National Jewish Book Awards Finalist for the Barbara Dobkin Award for Women’s Studies, 2013.
The encounter of Jews with the Enlightenment has so far been considered almost entirely from a masculine perspective. In shifting the focus to a group of educated Jewish women in Berlin, this engaging study makes an important contribution to German Jewish history as well as to gender studies.
Natalie Naimark-Goldberg's study of these women's letters, literary activities, and social life reveals them as cultivated members of the European public. Their correspondence allowed them not only to demonstrate their intellectual talents but also to widen their horizons and acquire knowledge—a key concern of women seeking empowerment. Her descriptions of their involvement in the public sphere, a key feature of Enlightenment culture, offer important new insights: social gatherings in their homes served the purpose of intellectual advancement, while the newly fashionable spas gave them the opportunity to expand their contacts with men as well as with other women, and with non-Jews as well as Jews, right across Europe.
As avid readers and critical writers, these women reflected the secular world-view that was then beginning to spread among Jews. Imbued with enlightened ideas and values and a new feminine awareness, they began to seek independence and freedom, to the extent of challenging the institution of marriage and traditional family frameworks.
A final chapter discusses the relationship of the women to Judaism and to religion in general, including their attitude to conversion to Christianity—the route that so many ultimately took.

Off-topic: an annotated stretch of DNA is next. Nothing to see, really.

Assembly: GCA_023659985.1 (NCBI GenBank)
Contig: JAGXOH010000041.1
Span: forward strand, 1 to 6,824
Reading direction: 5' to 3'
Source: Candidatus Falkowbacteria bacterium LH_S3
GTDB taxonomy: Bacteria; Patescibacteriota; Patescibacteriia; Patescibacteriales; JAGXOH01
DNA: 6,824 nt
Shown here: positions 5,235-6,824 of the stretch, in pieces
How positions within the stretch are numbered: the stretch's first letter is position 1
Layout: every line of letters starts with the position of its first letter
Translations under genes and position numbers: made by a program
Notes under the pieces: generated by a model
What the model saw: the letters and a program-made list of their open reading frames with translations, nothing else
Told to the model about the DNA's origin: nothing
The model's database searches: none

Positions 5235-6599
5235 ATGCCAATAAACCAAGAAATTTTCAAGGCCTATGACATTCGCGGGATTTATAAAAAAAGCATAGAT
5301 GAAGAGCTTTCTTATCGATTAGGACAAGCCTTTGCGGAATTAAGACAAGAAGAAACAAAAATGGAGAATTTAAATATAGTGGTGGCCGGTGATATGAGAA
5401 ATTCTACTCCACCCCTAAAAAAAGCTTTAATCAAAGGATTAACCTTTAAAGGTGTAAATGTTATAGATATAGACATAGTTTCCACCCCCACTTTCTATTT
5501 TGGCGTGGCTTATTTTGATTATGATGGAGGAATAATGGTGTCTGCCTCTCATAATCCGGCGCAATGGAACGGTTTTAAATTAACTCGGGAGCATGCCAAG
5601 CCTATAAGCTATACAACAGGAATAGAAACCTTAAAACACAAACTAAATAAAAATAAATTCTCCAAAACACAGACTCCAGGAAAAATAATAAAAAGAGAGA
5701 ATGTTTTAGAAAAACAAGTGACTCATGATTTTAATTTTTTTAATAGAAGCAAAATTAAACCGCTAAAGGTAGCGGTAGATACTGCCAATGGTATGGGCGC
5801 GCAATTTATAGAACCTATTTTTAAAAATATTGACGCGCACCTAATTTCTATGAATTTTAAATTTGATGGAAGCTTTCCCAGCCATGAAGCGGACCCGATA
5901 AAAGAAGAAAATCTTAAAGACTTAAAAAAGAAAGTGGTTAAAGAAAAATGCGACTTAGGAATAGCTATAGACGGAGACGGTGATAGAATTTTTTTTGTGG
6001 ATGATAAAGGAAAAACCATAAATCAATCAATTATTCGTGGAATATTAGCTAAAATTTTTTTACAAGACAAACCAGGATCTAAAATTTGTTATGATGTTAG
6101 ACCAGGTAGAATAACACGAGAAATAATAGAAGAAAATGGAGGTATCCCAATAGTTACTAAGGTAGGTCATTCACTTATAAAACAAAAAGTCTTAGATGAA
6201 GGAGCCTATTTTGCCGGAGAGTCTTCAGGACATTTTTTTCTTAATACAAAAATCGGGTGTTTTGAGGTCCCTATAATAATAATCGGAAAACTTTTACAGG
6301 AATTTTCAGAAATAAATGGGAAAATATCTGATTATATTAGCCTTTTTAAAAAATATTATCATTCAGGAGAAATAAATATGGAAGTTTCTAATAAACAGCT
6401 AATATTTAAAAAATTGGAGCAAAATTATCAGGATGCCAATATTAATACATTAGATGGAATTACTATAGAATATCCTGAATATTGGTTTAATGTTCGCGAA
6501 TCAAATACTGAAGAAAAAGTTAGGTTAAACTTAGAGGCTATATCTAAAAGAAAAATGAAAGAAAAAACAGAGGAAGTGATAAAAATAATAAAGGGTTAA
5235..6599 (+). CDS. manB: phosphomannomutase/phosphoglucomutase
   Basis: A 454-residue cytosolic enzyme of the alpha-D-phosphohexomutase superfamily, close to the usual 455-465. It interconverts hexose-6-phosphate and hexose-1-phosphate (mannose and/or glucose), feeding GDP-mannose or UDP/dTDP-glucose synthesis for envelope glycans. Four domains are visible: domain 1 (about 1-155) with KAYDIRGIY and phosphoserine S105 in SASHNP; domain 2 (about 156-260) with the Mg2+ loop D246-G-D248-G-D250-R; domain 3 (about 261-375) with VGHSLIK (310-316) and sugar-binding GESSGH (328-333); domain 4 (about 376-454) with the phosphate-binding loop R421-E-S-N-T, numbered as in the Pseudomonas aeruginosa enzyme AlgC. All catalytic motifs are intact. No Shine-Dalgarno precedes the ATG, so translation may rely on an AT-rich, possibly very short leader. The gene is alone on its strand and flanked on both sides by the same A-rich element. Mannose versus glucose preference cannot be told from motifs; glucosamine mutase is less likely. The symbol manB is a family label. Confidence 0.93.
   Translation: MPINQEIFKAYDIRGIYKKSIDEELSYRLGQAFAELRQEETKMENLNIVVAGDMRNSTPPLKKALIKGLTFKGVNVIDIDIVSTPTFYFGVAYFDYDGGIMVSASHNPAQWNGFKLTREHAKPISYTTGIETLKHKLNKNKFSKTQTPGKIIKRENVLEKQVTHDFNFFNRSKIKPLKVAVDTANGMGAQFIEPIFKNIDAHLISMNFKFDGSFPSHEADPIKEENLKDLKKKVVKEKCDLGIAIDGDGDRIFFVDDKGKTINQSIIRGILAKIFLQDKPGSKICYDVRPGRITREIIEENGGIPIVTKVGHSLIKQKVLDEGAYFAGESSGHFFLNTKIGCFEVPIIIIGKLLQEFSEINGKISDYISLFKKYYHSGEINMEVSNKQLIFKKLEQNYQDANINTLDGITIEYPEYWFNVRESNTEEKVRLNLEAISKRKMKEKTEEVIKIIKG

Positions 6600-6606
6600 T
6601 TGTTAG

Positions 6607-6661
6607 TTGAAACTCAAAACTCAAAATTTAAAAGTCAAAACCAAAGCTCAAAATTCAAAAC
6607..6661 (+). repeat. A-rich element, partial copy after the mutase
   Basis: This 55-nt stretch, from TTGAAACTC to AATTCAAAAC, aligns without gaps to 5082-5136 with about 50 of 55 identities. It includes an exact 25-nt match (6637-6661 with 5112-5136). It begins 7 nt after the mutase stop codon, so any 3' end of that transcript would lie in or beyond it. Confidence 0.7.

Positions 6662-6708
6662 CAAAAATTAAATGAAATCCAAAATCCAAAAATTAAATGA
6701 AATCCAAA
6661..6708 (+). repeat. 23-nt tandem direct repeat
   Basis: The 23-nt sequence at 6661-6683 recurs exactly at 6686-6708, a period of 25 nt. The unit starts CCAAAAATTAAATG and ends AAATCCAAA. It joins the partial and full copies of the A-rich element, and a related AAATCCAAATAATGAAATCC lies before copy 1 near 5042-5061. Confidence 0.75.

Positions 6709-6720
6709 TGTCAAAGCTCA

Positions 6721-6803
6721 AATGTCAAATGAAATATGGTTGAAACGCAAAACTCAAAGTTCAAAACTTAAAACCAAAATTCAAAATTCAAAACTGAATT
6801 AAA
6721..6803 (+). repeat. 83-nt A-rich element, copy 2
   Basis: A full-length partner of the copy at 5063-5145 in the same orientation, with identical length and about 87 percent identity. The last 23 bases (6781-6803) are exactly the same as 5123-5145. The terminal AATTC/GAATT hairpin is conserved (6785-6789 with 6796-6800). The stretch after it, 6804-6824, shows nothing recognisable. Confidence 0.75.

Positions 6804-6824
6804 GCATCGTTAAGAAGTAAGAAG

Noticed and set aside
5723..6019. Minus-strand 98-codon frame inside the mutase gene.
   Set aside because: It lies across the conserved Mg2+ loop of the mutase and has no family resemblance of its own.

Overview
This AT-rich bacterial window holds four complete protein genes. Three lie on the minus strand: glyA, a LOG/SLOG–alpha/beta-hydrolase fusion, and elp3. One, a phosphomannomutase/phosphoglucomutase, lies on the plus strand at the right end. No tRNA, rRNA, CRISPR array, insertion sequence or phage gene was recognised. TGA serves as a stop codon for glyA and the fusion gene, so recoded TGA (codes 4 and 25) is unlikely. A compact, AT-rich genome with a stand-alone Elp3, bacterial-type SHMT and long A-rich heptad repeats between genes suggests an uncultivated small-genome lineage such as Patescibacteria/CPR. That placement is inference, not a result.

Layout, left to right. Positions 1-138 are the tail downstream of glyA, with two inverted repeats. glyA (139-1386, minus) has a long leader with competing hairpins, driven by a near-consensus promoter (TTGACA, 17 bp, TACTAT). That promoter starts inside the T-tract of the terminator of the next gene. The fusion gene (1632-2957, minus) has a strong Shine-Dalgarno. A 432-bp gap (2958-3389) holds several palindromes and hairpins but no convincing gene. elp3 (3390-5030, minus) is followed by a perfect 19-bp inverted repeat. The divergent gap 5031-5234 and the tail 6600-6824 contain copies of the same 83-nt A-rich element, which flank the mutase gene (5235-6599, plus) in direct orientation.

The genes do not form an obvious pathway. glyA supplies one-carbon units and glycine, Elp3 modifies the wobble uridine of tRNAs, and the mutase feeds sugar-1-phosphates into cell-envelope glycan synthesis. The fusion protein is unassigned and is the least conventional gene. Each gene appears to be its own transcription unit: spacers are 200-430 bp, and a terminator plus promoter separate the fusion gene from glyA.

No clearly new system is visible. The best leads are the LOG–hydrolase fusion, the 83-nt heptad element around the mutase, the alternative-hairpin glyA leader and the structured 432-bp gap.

‘A major contribution to German
Jewish history and to gender studies . . . It becomes clear that . . . Jewish
women participated in the European Enlightenment as well, although usually in a
different and unique way . . . [Naimark-Goldberg] enhances our view of the
history of German Jewry and Jewish women, the processes of modernization and
secularization, and the cultural history of the Jews at the onset of modern
Shmuel Feiner, Bar Ilan University
‘This book is of great interest and significance.
Dr Naimark-Goldberg’s approach is part of a newer historiographical tradition
in the study of women and culture. Her book takes a new angle of research and
makes a significant contribution to understanding Jewish women’s history and
Jewish culture as a whole.’
Shulamit Magnus, Oberlin College
'Ably demonstrates that women played a significant role within the history of enlightenment thinking and activity within the Jewish community . . . The author argues that there is more to the history of the Jewish Enlightenment than the male-dominated Haskalah. Naimark-Goldberg posits that the female-centred Enlightenment of the end of the eighteenth century and early nineteenth century constituted another legitimate strand of the Jewish Enlightenment, despite its difference in focus.'
David Tesler, AJL Reviews
‘Fascinating, in-depth analysis . . . important, comprehensive, and engaging.’
Yemima Chovav, Nash
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